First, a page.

Despite coverage regarding the rise of Chinese brands, few are actively preferred to Western ones. Brand equity – the difference between a mouse and Mickey Mouse – is easily measured. The strength of a trademark is tantamount to the premium it charges relative to competitors and, to date, no Chinese brand is more expensive than its foreign counterparts. American and European logos, from Adidas to iPod, are still not only more trusted but also "cooler" than their mainland brethren.
That said, multinational brands have a problem. While they are aspirational, their market share in China, as a rule, is frustratingly low as many remain out of reach to all but the wealthiest Chinese shoppers. For a company to achieve Middle Kingdom success, it must leverage high margins and scale, the latter providing oomph to dominate the sales force, distributors and retail channels.
Until recently, multinational corporations (MNCs) have struggled to achieve this balance. As P&G learned when it launched a low-end cotton sanitary napkin under its Whisper brand, lowering price by cheapening quality is risky and can dilute intangible assets. Disappointing returns hammer home a basic truth: international and local corporate cultures are difficult to integrate. Furthermore, a MNC’s cachet is not elastic enough to provide a halo for shoddy "mass mass" products. Synergies between the two tiers – very high and very low – are elusive.
Happily, far-sighted marketers have begun to implement a variety of strategies to broaden penetration, extending their brands down and out to cover a new "mass premium" segment, an affordable yet aspirational plane that still charges a premium vis-?-vis local competitors. These include:
Lowering the cost of goods sold while addressing premium versus mass benefits. Colgate entered the market on a lofty level. Colgate Total retailed for more than RMB16 (US$2) and, not surprisingly, achieved only a 3% share. It later reduced cost of goods by launching two cheaper "basic" variants, Colgate Strong and Colgate Herbal. The company invested in advertising behind image-leader Total and simultaneously: a) avoided cannibalization of the gold-standard variant and b) achieved a market share of approximately 25%. Importantly, Colgate Strong and Herbal still charge a premium relative to local brands. P&G’s Rejoice ("confidence from softness" versus "anti-grease") and Nokia ("high-tech toy" versus "stylishly thin") have employed similar strategies.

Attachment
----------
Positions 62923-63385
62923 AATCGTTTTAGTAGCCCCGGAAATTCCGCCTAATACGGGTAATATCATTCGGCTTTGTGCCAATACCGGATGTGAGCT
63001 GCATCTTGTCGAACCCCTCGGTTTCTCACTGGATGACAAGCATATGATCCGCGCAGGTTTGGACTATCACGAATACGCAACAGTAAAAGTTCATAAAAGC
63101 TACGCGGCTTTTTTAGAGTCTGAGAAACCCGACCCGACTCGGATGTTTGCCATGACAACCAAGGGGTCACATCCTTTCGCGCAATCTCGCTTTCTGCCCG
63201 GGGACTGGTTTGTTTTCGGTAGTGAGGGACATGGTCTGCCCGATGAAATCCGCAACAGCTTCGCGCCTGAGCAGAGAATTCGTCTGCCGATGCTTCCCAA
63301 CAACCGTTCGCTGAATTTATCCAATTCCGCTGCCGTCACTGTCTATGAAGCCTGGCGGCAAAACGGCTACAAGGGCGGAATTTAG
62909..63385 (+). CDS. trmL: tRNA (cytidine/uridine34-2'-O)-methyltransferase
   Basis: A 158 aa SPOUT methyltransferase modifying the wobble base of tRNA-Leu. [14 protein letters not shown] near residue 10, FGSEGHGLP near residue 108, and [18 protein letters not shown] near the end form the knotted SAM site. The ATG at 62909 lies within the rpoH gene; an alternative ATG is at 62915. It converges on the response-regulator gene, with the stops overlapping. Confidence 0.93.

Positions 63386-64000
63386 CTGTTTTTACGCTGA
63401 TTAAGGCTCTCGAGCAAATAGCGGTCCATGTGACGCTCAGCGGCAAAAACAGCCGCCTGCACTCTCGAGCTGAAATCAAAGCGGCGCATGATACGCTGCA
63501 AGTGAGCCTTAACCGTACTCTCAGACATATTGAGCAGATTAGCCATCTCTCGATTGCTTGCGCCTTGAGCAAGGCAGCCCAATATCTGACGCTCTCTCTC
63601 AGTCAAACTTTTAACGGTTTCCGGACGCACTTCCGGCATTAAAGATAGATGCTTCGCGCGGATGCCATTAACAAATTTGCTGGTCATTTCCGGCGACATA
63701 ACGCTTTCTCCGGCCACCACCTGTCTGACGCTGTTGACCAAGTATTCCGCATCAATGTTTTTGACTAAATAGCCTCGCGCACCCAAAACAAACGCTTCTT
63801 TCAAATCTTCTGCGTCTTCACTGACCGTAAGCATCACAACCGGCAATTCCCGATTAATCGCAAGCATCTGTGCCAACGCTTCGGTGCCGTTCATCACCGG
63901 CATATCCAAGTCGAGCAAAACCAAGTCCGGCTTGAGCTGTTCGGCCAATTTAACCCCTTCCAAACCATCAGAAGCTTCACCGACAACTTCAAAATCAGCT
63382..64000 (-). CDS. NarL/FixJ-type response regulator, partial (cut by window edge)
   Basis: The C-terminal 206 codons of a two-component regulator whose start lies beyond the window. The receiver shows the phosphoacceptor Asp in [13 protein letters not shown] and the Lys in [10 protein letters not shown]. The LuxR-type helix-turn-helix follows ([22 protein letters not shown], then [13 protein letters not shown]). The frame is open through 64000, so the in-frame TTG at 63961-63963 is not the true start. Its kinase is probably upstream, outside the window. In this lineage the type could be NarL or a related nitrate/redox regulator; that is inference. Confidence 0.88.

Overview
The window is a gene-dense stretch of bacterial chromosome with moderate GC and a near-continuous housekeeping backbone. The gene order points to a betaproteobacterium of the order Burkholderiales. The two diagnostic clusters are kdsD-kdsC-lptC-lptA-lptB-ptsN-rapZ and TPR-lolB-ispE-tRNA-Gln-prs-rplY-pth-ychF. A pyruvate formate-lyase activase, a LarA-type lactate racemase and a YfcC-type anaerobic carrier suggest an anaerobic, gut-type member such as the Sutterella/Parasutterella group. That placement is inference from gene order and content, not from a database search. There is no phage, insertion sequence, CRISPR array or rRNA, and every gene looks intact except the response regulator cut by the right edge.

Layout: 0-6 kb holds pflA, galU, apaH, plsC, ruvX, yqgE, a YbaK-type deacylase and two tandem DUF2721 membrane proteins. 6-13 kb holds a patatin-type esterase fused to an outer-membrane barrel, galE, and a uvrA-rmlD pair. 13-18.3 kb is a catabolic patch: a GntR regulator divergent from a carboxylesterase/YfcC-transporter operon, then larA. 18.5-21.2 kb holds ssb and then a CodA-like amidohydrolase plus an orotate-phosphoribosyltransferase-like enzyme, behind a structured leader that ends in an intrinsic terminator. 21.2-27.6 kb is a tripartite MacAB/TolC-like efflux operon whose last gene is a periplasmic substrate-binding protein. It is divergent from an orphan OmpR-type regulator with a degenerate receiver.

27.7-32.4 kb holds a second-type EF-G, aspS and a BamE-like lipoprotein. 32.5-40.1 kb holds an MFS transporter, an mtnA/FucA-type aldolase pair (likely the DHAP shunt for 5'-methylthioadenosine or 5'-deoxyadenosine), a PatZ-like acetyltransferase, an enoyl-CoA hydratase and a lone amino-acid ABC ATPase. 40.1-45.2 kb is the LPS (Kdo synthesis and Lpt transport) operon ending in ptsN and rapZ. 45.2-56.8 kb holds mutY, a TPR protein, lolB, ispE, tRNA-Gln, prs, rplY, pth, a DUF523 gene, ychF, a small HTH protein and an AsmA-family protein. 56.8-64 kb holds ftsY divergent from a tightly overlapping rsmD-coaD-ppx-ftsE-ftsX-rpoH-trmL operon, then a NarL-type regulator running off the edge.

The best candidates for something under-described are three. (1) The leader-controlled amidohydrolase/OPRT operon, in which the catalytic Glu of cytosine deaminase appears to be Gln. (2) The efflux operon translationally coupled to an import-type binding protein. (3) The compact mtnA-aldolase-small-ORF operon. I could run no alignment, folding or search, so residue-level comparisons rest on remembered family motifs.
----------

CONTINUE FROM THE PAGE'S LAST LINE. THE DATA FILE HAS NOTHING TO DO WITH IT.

Perceived value can be further enhanced by dramatizing sensorial satisfaction. Nestl?’s RMB1 (US$0.12) wafer is tailored specifically for the China market, where chocolate is perceived as causing too much internal heat. By increasing the wafer-to-cocoa ratio (and, again, lowering the cost of goods), the wafer is sold as an every day chocolate snack, not an occasional indulgence. Distribution points are now everywhere and sales have gone through the roof.
Developing sub-brands. This is another way to lower the risk of adulterating a premium image while expanding scale, as Nestl? has proved with coffee. Nestl? Gold, for example, emphasizes bean quality while mass-market Nestl? Three-in-One delivers sweetness and affordability. The C-class Buick Regal targets an older, wealthier man with its "conquering spirit" message; the B-class Buick Excel sports a young turk spirit ("I can fly!"). IPod’s high-capacity model is individualistic ("my musical world") and expensive; the low-memory iPod Shuffle is functional ("anytime, anywhere") and cheap.
Expanding the portfolio. Chinese are drawn to "big" brands because they signal reliability; therefore, the link between brand name and category is rather weak. Given the high cost of launching new brands, foreign companies wield "extendability" as a platform to achieve scale by competing in a broad swath of "accessible" categories. P&G’s Olay, for example, sells everything from unaffordable regenerative anti-aging skin care (RMB200, US$25) to body wash (RMB14, US$1.75). The high-end, value-added products are image leaders; inexpensive, "me too" items generate scale. (Here, too, ad dollars support the former and provide a halo for the latter.)
Maximizing public consumption. Chinese are willing to pay a premium if a brand enhances status in public. Pizza Hut has been a huge success in China, not just in coastal cities but also throughout the hinterland. Few eat pizza at home, but they will in one of the chain’s 100-plus restaurants, which are in effect gathering spots for families who want to project modernity. Similarly, Starbucks’ success has nothing to do with the aroma of its RMB28 (US$3.50) Java blend. But its stores – larger than in the US and offering a broader lunch menu – have become centers of New Generation buzz, places for hipsters to see and be seen.
In conclusion, through a variety of strategies – price tiers, sub-brands, portfolio management and public display – MNCs have made significant progress in targeting the "mass premium" segment, achieving both profit and scale. Next time we will discuss the steps local brands are taking to fight back.
Tom Doctoroff returns in November
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